How Mardi Gras Will Change Carnival Cruise Line Forever
It’s wildly appropriate that when Carnival Cruise Line introduces Mardi Gras next year, it will be a total game-changer. After all, the ship is named after Carnival’s first ship, which had the exact same impact on the industry when first she was introduced back in 1972.
From the striking new hull art to the themed zones, the largest ship to ever enter the Carnival fleet represents a major evolution for the brand.
The Team Behind Carnival Mardi Gras’ New Look
Already, some of the splashiest, most public-facing features of the ships are garnering a great deal of attention. There is, of course, the top-deck roller coaster which will be an industry first, or the jaw-dropping atrium. Even the pool deck has been given an entirely new look, anchored by a two-story tiki bar.
But as we found out when talking to Greg Walton, the CEO and a Founding Partner of design firm Studio DADO, the numerous changes that will be implemented on this ship “mark the first time the Carnival brand has evolved this significantly from its original look.”
In this exclusive interview, Walton gives us a behind-the-scenes preview of what went into designing such elements as the incredible Excel Suites and the re-imagined Cloud 9 Spa.
Cruise Radio: When Carnival approached your team about Mardi Gras, what did they say they were looking for from an aesthetic and design point of view?
Greg Walton: This is our first new-build project with Carnival, so we jumped at the chance when they approached us to design spaces aboard their largest and most innovative ship, the Mardi Gras. In addition to working with Carnival on the staterooms and the spa, we were thrilled to have the opportunity to work on the Excel Suites, a new premium category for the line.
We were given the task of creating a more subdued and relaxed feel to the ship, marking a design evolution for the Carnival brand. Through multiple meetings and a collaborative design process, we understood that Carnival wanted to take the design of the staterooms into the next generation. The team’s focus was on updating the brand’s visual palette for a more sophisticated experience, shifting from Carnival’s original bright imagery and design.
We believe they are very pleased as the process has been very collaborative between us and the Carnival team. We look forward to a long-term relationship.
Cruise Radio: What was the biggest challenge in designing the Carnival Excel suites?
Greg Walton: When tackling the design for the Mardi Gras staterooms, our biggest challenge came when dealing with space. Taking into consideration that the typical cabins are built in an assembly-line fashion, we were tasked with finding a way of designing the room’s features so that they are able to be rolled out and implemented in every stateroom type, with minor modifications.
This was a way to keep the production process rolling smoothly and reducing cost in fabrication.
We began by studying the smallest cabin types, the inside staterooms, and seeing what amount of closet space and vanity/desk space was able to fit. We were able to push them to lessen the space needed for the interlocking knuckles and give more space to the stateroom. We are talking millimeters, but every bit helps.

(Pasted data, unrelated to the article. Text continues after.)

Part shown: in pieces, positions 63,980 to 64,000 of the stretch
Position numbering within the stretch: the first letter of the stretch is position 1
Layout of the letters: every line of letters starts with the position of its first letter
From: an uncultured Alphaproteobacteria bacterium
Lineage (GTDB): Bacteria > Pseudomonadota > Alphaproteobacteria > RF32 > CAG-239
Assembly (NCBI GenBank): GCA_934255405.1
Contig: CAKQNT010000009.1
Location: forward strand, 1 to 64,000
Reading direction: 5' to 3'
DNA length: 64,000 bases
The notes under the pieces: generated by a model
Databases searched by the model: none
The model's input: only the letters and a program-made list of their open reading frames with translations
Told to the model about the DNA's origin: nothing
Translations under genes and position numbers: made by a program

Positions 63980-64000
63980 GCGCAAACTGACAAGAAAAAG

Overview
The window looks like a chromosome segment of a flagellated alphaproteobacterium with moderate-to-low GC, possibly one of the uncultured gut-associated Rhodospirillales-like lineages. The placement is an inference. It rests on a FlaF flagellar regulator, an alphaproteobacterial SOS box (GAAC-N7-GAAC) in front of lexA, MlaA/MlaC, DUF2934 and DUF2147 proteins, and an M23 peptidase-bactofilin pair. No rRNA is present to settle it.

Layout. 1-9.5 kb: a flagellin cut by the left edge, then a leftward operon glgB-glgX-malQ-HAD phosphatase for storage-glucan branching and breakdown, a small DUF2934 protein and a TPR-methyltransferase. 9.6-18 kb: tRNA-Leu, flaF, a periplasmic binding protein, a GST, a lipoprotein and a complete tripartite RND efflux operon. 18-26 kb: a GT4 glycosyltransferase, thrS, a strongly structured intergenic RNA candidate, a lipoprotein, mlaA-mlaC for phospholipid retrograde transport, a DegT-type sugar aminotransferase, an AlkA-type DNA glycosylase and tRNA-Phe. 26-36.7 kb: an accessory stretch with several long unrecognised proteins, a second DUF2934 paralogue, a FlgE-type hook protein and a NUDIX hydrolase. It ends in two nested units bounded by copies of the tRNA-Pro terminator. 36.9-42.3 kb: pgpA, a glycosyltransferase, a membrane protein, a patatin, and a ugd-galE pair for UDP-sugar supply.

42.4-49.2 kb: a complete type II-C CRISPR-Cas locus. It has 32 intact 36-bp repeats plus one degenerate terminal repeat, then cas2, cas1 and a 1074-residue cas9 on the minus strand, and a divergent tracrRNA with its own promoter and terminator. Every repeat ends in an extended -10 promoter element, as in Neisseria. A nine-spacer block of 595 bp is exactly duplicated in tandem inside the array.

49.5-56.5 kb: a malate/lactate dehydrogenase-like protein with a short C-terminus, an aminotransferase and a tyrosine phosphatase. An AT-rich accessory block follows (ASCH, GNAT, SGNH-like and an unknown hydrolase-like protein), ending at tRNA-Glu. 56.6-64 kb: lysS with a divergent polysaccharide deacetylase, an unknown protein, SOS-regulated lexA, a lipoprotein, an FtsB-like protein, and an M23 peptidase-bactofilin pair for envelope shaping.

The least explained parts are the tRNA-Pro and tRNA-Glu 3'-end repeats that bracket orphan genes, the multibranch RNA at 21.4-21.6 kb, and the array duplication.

This became our guide as to what we could implement moving up into the larger staterooms and suites. With the help of the shipyard, cabin manufacturer and Carnival Cruise Line team, we were able to create a product that is elevating the Carnival brand in a booming cruise industry.
Cruise Radio: How was this project different from ones you’ve tackled in the past?
Greg Walton: When working on new projects, we always believe direct collaboration is key to success, and with Carnival, we were able to take that to the next level. We started with a look at the brand and took research and information that was established by an outside consultant firm hired by Carnival to study their findings to help create the end result.
We collaborated with the Carnival team, and pushed the envelope a little further in the beginning stages with both design and color scheme. It was a give-and-take, and [there were] many meetings to find the level of comfort and create what Carnival desired for the guest experience.
The fact that the Carnival team was passionate about and ready to step-up the design of the staterooms created the spark to aid in creating these designs not only for today, but for the future.
One thing we kept going back to with this project was that the design does not have to be expensive to be good. It just needs to be well planned.
Cruise Radio: What’s your single favorite design element that you were able to implement?
Greg Walton: Our favorite element is the clean, streamlined, fresh look with the light, airy wood tone that is consistent throughout the staterooms. The curvilinear millwork and countertops with the routed out handles with no sharp corners which create a seamless and timeless look.
These elements in the staterooms were designed with a new generation of travelers in mind by placing a focus on creating a fresh feel with timeless and well-planned features to capture the new spirit of Carnival.
We believe these staterooms are leading edge and will possibly influence the industry moving forward.
Cruise Radio: A lot of attention has been paid to your work on the Excel Suites, but you also worked on the spa and fitness center for Mardi Gras. What can you tell us about that space and how you approached it?
Greg Walton: When approaching design for the Cloud 9 Spa, our goal was to optimize the guest experience, setting it apart from other ships in the Carnival fleet. Seeking to create a relaxing escape from an active cruise environment, we drew inspiration from a trip to the Yucatan Peninsula and the Mayan culture’s connection to nature.